This article was published some hours before the CIA resumed its drone strikes in Pakistan on January 10, killing up to four people.
Update: In the video below, Chris Woods speaks to Russia Today about the return of drones to Pakistan.
The current pause in CIA drone strikes in Pakistan is now the longest of Barack Obama’s presidency.
It is 55 days (and counting) since a deadly attack on November 17 2011 killed at least seven people.
According to the Bureau’s extensive database on drone strikes, the last gap of similar length was in 2008. If things continue in this vein, that record will be broken next Monday (January 16).
There was a pause of 59 days between March 16 and May 14 2008 under George W Bush; and a 57-day halt between December 3 2007 and January 29 2008. Before then US drone strikes were highly intermittent, often occurring months apart.
The current break in drone strikes is enforced. After NATO accidentally killed 24 Pakistani soldiers in November, Islamabad effectively shut down the drone campaign.
Weeks later the Long War Journal confirmed that all CIA attacks were officially on hold: ‘There is concern that another hit will push US-Pakistan relations past the point of no return. We don’t know how far we can push them, how much more they are willing to tolerate.’ an official told LWJ.
The break coincided with a major policy reappraisal by Washington – and it has given Islamabad room to refocus on its own strategic needs. In the coming weeks CIA drone attacks are expected to resume in Pakistan’s tribal areas. But according to leaks and hints, there are likely to be far less strikes, and far fewer casualties.
The Bureau’s records show that CIA drones struck 75 times in 2011. Some 470 to 655 people were killed in the attacks, the majority of them anonymous alleged militants. Among the dead were between 53 and 126 civilians, according to credible reports. Despite these reports, the CIA continues to claim that it has killed no civilians since May 2010.
In Pakistan drone strikes are now a major political issue, causing wide-ranging fury. The nation’s prime minister, president and army chief all publicly condemned the attacks in 2011 (whatever the reality of any private agreements between Islamabad and Washington).
Yet the CIA seemed impervious to such criticism. US officials were claiming in November that al Qaeda and its allies were on the run in Pakistan. The Washington Post quoted a source who insisted that al Qaeda was operationally ineffective and ‘down to two leaders’ – and that strikes had to continue to deliver the knockout blow.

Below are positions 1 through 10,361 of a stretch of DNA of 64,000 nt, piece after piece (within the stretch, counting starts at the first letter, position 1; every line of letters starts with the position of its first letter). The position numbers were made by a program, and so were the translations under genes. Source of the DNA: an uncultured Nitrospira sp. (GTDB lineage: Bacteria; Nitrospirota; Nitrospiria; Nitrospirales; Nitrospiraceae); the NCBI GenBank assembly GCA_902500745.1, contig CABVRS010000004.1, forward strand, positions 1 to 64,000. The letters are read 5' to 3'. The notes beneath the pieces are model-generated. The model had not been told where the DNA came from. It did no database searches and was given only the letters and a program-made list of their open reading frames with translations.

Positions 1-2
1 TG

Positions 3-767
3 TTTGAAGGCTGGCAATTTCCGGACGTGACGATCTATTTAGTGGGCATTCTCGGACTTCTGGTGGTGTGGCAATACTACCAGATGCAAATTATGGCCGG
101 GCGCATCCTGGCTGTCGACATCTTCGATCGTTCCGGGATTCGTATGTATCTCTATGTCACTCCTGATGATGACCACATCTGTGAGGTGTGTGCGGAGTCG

‘Now is not the time to let up the pressure,’ an anonymous official told the paper. ‘We’ve got an opportunity to keep them down, and letting up now could allow them to regenerate.’ But four days later NATO’s disastrous strike brought the drone strikes to a halt.
A change of policy
The CIA’s confidence did not extend to all parts of the Obama administration. Diplomatic and military sources began to semi-openly criticise the agency for placing short-term objectives ahead of the US’s long term strategic needs. US policy began to shift, helped by a change of leadership at the CIA.
As the Bureau was the first to point out on October 27, a significant shift was taking place away from targeting low-level fighters in Pakistan. A week later the Wall Street Journal concurred, reporting that a White House review had resulted in a strategy change. From now on, the targeting of large groups of alleged low-ranking militants was off the table. An anonymous senior official said: ‘The bar has been raised. Inside CIA, there is a recognition you need to be damn sure it’s worth it.‘
Pakistan also took advantage of the halt to insist that the US return to the negotiating table. An early leak indicated the Pakistanis had high ambitions: in return for resuming drone strikes ‘Pakistan wants complete knowledge of the Central Intelligence Agency (CIA) imprint in Pakistan,’ it was suggested.
In recent days a more achievable plan has been mooted. According to the Express Tribune, US and Pakistani negotiators are close to a deal.
Pakistani negotiators had convinced their American counterparts on at least a couple of conditions: First, the drone strikes should not be as frequent as they were in 2010 and 2011. And second, the CIA should narrow the [area] the aircraft were targeting.
A deal is close
Leaks from Washington sources published in the mainstream American media also appear to suggest that an agreement is imminent. United States officials have told the New York Times that according to the terms of a new deal, ‘the US will be forced to restrict drone strikes; limit the number of its spies and soldiers on the ground; and spend more to transport supplies through Pakistan to allied troops in Afghanistan.’
US intelligence agencies are now pushing for a swift resumption of the strikes. The New York Times also reported at the weekend that al Qaeda was regrouping in the tribal areas. This is presumably the same ‘operationally ineffective two men’ that the same paper reported al Qaeda had been reduced to only weeks beforehand.
It seems likely that CIA attacks will resume imminently in Pakistan’s tribal areas. Yet the combined impact of domestic pressure from within the Obama administration – and Islamabad’s insistence on new ground rules – should mean that 2012 will see a very different approach to the drone war from the agency.